If Talking Head’s David Byrne and Louie C.K.’s agent in the eponymous titled show have taught us anything, it’s that suits can take a comic and ridiculous appearance when worn incorrectly. While those examples are hopefully far from yourself, it doesn’t take much to make a suit look alien from yourself; tailoring addresses those details, making a suit that fits your contours and look as natural on you as a duck in water.
Keep the Cuff Clean: The cuff of your jacket is one of the biggest indicators between an amateur and a pro. Make sure your cuff stops at the break of your wrist, leaving about a quarter to a half-inch at most of the shirt underneath.
Save the Tents for Camping: A good suit shouldn’t tent, fold or bulge while it’s on you—that’s why there are buttons for sitting. A suit should lie flat and smooth; if you have the waist for it, take the jacket in, helping to assure the best fit possible; taking in the sides will also broaden the shoulders.
On the Rise: Your rise is usually one of the more individual aspects of the suit; everyone has their own particular preference. Make sure you stay within your preference; nothing looks worse than someone who’s well aware of the fact that they’re wearing the wrong pants.
Mind the Shoulders: Big shoulder pads are great for football and hockey, no so with your suits. The shoulders of your jacket shouldn’t extend any further than they have to and they should never slouch. The jacket should rest firmly around the shoulders as if hugging them and should feel like you’re snapping a puzzle-piece into place. While tailors do work some magic, they can only work with what they’ve got; try not to buy suits where the shoulders don’t fit.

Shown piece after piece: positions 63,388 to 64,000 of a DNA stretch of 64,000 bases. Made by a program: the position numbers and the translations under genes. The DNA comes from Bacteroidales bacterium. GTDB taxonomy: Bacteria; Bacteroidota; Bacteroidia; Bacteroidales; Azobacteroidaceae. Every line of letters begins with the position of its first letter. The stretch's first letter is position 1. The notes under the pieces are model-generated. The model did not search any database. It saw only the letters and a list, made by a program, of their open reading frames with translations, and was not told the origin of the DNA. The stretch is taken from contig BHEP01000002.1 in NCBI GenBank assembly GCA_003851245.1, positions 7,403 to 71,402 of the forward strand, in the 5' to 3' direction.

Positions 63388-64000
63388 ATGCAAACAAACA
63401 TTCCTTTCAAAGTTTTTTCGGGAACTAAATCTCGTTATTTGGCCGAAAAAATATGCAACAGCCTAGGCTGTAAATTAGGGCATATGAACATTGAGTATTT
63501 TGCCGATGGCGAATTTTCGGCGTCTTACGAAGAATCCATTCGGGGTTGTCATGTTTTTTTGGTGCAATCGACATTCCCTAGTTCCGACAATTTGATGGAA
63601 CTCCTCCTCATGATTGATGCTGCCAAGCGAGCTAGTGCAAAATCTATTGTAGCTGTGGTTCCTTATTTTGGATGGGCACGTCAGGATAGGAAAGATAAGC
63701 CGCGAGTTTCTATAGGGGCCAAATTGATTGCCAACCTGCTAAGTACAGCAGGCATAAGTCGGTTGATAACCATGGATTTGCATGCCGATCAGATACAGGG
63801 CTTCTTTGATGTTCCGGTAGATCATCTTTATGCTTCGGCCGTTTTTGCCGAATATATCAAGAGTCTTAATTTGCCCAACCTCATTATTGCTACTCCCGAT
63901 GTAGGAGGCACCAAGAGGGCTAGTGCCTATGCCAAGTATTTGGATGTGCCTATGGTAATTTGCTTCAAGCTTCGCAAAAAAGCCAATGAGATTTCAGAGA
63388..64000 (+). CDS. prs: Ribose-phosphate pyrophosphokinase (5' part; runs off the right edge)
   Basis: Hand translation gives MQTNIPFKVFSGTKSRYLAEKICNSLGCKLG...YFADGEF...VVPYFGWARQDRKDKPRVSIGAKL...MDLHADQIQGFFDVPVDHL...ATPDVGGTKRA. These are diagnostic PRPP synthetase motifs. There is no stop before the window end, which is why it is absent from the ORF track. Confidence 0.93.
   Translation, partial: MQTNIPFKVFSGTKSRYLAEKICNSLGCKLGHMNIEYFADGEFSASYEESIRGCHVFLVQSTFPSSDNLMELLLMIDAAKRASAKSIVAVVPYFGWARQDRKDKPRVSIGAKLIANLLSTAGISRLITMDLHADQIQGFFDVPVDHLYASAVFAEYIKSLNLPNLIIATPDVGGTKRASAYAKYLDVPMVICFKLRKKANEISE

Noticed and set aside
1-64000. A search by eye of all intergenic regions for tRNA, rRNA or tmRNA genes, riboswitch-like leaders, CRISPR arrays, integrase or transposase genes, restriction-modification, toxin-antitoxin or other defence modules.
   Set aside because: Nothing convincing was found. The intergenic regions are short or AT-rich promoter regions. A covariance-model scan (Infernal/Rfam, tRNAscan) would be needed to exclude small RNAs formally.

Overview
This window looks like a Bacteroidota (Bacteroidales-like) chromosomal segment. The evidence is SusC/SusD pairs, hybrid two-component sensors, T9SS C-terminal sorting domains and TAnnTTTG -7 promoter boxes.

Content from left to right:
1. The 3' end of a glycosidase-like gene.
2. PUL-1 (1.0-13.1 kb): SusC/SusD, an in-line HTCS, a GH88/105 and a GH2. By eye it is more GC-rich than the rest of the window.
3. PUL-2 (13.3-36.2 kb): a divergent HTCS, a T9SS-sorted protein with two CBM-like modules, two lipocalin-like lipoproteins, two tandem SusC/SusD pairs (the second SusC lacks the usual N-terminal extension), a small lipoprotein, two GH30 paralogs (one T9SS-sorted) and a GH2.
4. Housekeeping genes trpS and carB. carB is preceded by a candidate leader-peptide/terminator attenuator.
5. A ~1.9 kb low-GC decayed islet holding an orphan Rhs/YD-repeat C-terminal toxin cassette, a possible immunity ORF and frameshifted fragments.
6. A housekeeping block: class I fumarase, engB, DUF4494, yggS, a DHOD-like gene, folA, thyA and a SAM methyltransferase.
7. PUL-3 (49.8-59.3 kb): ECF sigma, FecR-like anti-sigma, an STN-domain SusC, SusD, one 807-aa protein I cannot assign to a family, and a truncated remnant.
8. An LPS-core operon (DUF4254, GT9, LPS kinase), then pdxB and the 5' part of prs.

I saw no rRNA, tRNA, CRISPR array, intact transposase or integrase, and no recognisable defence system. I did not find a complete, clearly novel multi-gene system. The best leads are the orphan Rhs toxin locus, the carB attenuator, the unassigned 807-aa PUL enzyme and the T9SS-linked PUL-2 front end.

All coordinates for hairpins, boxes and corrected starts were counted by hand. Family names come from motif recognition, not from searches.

Hip to Be Square: A pocket square is a great accessory to show some contrast and balance with your suit. Match them with your shirt and tie and make sure they’re offset from your suit. Dark colors like a bold navy or midnight blue are great for lighter colored suits like camel or taupe.
To Cut or Not to Cut?: People have gone back and forth for years over whether or not to cut the stitching of the pockets—put in to prevent people from ruining their aesthetic or jackets with unsightly bulges. But what’s the point of a pocket if you can’t use it. What we advocate is responsible pocket use; that is, only fill those pockets with flat items like business cards or a money clip.
Keep it Simple: Not even Shannon Sharp pulls off every Shannon Sharp suit. While a bold pattern might be a gamble, classic simplicity never is. If you are looking to step out a bit, herringbone and glen plaid are more than satisfactory to make a big impression without becoming a spectacle.
By adhering to these simple tips, you should be able to make sure that you own the suit and not the other way around. Making sure the suit fits as snug as your shadow will assure that you’re wearing the powerful piece of attire that a good suit can be.
About Author: Ted Corbitt writes about Men’s Style and Men’s Fashion and Styling Tips for Balani Custom Clothiers.